Reginald Amos visited the St. James Food Pantry in Newark to help feed his family from time to time over the last four years or so, but he’s been going a lot more often since the coronavirus hit.
Amos lost his job as an agency security guard when many businesses shut down in late March, and with no income — and still no payments from his application in March for state jobless benefits — he has become increasingly dependent on food assistance from the pantry, which is operated by the St. James Social Service Corporation.
Needing to feed a wife and three children, aged 11, 4 and 6 months, Amos, 36, has relied on the food provided by St. James, and expects to do so unless or until he gets a call from the security-guard agency to return to work. The pantry has allowed him to put food on his table during a time of deep economic distress, and has provided a full range of groceries, for which he is very grateful. “They gave me a whole box of Italian sausage,” he said.
When he was working, he would typically make about $300 a week, a sum that, with five mouths to feed, rules out any thought of saving for a rainy day. “Savings?” he asked. “I’m a security guard.”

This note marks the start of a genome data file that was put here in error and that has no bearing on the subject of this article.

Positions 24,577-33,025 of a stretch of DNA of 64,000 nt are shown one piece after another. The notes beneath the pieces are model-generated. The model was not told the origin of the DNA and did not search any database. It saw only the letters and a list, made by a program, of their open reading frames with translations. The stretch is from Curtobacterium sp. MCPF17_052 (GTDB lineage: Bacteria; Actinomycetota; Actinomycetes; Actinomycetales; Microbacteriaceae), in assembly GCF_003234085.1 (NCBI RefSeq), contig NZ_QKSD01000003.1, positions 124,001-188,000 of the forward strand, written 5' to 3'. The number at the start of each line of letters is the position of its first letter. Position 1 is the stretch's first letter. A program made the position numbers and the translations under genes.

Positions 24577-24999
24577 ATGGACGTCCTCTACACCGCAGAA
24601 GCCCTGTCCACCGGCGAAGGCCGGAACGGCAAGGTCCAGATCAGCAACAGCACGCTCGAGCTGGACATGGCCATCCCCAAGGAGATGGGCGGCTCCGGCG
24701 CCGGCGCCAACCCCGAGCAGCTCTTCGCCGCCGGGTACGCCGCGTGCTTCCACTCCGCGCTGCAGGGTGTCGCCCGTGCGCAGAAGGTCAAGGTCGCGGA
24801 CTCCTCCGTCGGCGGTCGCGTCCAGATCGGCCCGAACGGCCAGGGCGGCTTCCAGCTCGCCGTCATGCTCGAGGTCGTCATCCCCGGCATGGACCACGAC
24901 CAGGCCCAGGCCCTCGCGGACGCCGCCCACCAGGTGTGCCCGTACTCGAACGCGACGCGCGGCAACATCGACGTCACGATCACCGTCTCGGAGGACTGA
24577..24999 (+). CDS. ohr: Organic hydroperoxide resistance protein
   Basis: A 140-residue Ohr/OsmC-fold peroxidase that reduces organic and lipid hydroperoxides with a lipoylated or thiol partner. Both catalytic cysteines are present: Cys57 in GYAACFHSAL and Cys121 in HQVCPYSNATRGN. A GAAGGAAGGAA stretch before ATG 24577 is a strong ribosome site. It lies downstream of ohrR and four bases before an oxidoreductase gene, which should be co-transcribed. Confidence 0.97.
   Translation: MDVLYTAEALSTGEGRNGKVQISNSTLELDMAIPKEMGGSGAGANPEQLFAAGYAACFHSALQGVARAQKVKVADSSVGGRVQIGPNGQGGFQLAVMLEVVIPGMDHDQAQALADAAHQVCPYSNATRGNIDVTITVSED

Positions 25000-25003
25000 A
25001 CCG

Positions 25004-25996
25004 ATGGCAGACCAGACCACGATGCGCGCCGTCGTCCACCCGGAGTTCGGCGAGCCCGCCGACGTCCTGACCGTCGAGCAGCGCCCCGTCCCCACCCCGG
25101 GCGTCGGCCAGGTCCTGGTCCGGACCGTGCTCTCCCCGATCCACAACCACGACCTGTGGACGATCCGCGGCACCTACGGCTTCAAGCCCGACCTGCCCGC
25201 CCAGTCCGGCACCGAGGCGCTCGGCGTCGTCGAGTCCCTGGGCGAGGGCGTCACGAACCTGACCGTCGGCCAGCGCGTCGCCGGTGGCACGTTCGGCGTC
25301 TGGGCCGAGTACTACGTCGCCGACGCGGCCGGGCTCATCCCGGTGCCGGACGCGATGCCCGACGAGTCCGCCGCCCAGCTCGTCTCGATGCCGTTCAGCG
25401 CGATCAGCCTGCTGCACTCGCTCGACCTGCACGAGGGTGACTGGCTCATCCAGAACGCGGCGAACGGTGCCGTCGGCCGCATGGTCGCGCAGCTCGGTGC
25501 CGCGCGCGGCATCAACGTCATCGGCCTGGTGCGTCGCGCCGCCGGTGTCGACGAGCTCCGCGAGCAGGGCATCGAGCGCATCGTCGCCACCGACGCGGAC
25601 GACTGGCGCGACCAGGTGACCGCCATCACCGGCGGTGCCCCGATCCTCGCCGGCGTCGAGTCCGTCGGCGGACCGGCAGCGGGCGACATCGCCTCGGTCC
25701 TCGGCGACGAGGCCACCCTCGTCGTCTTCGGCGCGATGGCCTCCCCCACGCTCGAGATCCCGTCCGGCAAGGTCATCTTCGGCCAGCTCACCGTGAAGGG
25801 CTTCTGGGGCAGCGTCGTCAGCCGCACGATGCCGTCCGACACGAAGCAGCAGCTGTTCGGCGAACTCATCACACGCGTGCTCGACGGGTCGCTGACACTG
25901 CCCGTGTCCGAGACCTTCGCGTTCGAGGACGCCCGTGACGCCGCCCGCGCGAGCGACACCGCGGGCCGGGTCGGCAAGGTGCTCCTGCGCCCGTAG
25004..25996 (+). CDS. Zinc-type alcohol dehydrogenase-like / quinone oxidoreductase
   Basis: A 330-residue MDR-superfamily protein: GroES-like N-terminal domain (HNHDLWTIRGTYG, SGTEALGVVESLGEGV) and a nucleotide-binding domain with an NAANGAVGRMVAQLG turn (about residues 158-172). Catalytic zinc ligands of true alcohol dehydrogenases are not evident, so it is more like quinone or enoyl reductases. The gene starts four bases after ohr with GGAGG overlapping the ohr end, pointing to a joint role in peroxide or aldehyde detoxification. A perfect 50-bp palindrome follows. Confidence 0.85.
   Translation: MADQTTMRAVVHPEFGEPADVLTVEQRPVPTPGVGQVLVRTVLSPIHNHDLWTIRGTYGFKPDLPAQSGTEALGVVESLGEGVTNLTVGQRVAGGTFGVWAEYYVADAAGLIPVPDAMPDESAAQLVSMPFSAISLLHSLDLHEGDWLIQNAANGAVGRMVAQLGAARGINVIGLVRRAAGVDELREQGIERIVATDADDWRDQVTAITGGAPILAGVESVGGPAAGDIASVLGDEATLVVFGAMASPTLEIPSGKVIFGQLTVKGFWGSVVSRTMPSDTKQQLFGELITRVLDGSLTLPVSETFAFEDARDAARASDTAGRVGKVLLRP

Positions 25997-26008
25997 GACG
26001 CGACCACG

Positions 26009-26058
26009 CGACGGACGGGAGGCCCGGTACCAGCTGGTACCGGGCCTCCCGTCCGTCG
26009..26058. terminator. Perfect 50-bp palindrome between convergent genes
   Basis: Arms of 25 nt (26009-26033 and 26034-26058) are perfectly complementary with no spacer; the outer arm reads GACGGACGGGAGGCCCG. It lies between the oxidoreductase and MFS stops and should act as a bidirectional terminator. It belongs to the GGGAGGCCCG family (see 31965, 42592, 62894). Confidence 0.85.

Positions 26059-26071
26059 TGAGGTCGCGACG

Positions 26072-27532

With the COVID-19 pandemic now in its fifth month and New Jersey’s official 15.2% jobless rate for May about four times higher than the pre-pandemic level, people like Amos are joining the swelling ranks of the “food insecure” — those who may not know where their next meal is coming from.
According to Feeding America, the nation’s largest hunger-relief organization, New Jersey’s number of food-insecure people will jump by 56% this year, an increase of 432,000 since 2018, because of the economic devastation caused by the pandemic. Its new report, “The Impact of Coronavirus on Food Insecurity,” estimates that 54 million Americans, including 18 million children, may experience food insecurity because of the pandemic.
That’s driven record increases in the amount of food supplied by New Jersey’s food banks and distributed by hundreds of food pantries like St. James’s since the pandemic began. The demand is expected to remain high even as people gradually return to work, food bank executives said.
The Community Food Bank of New Jersey, the state’s largest, working in 16 counties, distributed enough food for 66 million meals in the 12 months to June this year, up from 50 million meals a year earlier, said its president, Carlos Rodriguez. By June next year, it’s anticipating the number will grow to 80 million meals because of continued high unemployment or under-employment.
“That’s what the need is telling us we should at least continue to expect,” he said.